Brother, Can You Spare a Stimulus Dime? Washington Innovation Summit Notebook
Every entrepreneur in the Northwest seems to be wondering about how to scrape up a few bucks from President Obama’s economic stimulus, yet hardly anybody has any coherent answers about how to actually get any of it. That was the main impression I got yesterday after attending the Washington Innovation Summit.
This event, organized by the Washington Technology Center for the past five years, gathered about 350 people to the Meydenbauer Center in Bellevue, WA. It drew a mix of entrepreneurs, government officials, and service providers to put their heads together about business opportunities in alternative energy and environmental sustainability.
Almost two months have passed since President Obama signed the $787 billion American Recovery and Reinvestment Act, better known as “the stimulus.” Like a lot of people I talked with at the conference, I found it more than a little disturbing that I didn’t hear anybody lay out a sharp, focused game plan for how Washington state is going to capture a fair share of this historic opportunity. But through popping into various talks by politicians and businesspeople, and catching hallway buzz, I found plenty of nuggets of useful information. Here are the highlights:
—U.S. Sen. Maria Cantwell told the crowd during a morning keynote that they should start getting ready for stimulus windfall to arrive in the state sometime soon, through a regional demonstration project funded by the Department of Energy, and funneled through the Bonneville Power Administration.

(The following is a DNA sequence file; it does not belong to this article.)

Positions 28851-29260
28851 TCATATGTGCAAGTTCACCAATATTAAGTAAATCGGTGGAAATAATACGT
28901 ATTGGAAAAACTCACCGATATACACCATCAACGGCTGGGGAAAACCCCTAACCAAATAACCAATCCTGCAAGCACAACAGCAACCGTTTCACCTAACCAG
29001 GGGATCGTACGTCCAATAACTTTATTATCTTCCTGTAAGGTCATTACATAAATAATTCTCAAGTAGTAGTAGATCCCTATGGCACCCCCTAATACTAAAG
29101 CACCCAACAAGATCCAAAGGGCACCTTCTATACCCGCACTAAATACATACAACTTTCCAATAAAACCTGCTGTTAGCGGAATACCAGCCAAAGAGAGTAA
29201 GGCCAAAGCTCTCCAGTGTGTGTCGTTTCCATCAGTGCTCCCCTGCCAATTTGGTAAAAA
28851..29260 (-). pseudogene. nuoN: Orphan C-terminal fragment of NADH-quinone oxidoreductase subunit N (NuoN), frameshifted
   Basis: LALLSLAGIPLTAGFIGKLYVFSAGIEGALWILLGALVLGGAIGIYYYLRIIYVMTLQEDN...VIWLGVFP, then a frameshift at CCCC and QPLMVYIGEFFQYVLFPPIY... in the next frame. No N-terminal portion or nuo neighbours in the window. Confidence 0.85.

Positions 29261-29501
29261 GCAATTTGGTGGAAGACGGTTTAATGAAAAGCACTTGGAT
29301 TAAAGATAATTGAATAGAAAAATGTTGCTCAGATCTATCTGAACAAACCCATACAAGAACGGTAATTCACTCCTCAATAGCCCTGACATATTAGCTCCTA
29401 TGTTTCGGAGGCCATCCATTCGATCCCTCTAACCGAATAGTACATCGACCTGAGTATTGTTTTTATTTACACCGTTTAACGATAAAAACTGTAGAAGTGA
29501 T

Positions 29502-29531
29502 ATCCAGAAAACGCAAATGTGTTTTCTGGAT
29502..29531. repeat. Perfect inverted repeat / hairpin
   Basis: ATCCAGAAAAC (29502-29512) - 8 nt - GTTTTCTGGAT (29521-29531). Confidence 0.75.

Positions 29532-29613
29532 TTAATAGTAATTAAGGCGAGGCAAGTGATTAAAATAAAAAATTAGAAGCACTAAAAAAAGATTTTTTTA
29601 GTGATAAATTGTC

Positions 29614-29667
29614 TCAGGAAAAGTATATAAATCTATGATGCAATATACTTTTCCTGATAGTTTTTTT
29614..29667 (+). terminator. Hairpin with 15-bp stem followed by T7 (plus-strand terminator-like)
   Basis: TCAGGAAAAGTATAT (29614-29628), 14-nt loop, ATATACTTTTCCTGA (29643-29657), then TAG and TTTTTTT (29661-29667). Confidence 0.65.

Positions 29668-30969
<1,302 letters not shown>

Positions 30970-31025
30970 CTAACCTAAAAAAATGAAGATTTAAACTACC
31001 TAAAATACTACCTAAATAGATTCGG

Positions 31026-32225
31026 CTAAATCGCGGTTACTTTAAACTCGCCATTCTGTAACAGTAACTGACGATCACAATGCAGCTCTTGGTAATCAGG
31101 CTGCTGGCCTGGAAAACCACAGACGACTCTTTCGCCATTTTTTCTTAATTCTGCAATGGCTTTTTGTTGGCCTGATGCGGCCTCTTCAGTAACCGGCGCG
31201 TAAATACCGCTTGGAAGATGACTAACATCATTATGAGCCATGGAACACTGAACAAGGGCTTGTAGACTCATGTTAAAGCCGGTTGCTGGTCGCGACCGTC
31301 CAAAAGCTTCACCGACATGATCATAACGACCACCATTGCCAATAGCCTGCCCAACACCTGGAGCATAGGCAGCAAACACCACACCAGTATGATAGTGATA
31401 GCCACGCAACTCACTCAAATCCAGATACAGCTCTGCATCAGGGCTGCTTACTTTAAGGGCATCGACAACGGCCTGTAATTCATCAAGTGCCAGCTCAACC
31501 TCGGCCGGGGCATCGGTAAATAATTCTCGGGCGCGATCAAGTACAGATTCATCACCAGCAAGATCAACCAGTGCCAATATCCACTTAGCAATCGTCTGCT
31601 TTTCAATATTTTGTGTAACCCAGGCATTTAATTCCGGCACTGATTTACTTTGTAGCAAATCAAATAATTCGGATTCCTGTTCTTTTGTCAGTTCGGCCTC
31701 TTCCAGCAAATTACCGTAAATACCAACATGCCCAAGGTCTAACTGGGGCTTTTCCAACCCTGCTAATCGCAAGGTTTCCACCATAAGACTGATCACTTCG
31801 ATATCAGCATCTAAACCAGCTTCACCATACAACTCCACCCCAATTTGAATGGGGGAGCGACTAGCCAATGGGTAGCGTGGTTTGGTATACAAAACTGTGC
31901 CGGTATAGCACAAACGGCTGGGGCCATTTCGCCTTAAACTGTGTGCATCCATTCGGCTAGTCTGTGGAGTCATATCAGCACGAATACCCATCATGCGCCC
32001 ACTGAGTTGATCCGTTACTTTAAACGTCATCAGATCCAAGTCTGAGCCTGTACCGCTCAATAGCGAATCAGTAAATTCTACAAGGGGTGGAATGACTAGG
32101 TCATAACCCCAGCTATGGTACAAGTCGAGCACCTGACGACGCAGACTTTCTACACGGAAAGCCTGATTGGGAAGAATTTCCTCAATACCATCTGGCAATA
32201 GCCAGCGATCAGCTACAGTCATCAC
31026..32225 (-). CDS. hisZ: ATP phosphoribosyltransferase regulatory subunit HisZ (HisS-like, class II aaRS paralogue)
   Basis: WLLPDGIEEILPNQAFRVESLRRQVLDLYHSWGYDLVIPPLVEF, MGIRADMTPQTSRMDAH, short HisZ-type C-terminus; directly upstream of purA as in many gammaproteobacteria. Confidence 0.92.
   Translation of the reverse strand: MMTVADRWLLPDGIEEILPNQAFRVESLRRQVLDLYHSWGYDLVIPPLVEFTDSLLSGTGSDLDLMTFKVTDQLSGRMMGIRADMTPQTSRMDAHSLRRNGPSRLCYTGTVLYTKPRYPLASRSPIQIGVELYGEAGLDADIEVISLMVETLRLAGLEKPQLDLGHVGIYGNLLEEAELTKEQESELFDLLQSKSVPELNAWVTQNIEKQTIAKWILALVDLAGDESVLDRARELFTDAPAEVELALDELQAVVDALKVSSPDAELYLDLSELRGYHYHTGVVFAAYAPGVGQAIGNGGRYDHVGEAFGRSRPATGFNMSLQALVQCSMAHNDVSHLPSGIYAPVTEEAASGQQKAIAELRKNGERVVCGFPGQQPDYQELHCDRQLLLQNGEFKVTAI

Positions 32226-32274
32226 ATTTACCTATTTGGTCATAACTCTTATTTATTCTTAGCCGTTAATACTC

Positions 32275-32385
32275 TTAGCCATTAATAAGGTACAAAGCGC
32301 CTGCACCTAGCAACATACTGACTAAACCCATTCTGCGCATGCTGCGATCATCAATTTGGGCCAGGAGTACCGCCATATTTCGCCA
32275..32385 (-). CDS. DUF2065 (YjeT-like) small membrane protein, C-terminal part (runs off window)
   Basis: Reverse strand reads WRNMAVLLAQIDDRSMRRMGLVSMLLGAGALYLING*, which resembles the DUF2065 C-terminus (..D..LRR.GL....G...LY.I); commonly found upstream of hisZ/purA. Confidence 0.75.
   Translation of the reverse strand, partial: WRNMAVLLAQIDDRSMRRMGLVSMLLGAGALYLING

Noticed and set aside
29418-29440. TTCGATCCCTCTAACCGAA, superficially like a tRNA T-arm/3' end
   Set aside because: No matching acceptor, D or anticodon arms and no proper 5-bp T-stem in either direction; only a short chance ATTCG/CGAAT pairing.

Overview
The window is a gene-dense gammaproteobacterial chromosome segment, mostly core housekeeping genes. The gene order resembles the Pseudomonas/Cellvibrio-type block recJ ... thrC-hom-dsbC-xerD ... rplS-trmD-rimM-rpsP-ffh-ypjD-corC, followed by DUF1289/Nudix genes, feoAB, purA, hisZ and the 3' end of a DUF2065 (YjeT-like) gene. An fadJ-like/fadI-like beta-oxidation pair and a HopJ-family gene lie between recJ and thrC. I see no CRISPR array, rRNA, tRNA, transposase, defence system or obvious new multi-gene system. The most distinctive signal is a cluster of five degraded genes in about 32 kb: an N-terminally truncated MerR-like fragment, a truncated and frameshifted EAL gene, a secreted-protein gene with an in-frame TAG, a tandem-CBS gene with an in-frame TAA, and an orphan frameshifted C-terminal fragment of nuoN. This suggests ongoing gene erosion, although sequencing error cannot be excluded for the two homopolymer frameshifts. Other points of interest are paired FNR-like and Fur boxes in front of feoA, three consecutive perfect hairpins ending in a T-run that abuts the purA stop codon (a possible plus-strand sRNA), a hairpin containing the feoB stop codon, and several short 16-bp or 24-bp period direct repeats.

Cantwell didn’t attach any dollar figure to this project, but she said it will call for proposals to demonstrate the viability for “smart grid” technologies in which consumers can better track their electricity consumption, and utilities can better manage the peaks and valleys of demand. She made clear that she played a role in finessing the legislative language to make this happen.
It’s always risky to read between the lines of public statements from politicians, but I detected an edge in Cantwell’s remarks that suggested she was a little exasperated with how the state government and private sector here at home might not pull their act together in time to maximize this opportunity. (She’s not the only one baffled by Washington state’s inability to grab this opportunity by the horns—see Greg’s February interview with Cascadia Capital’s Michael Butler.)
“I want some smart business people in the clean energy business,” Cantwell said in her talk. In case anybody needed any more caffeine, she later added, “Energy is the mother of all markets. It’s a $6 trillion opportunity.” The Internet, she said, is a $1 trillion opportunity.
—Speaking of gigantic opportunities flowing in from D.C., I heard about a jaw-dropper … Next Page »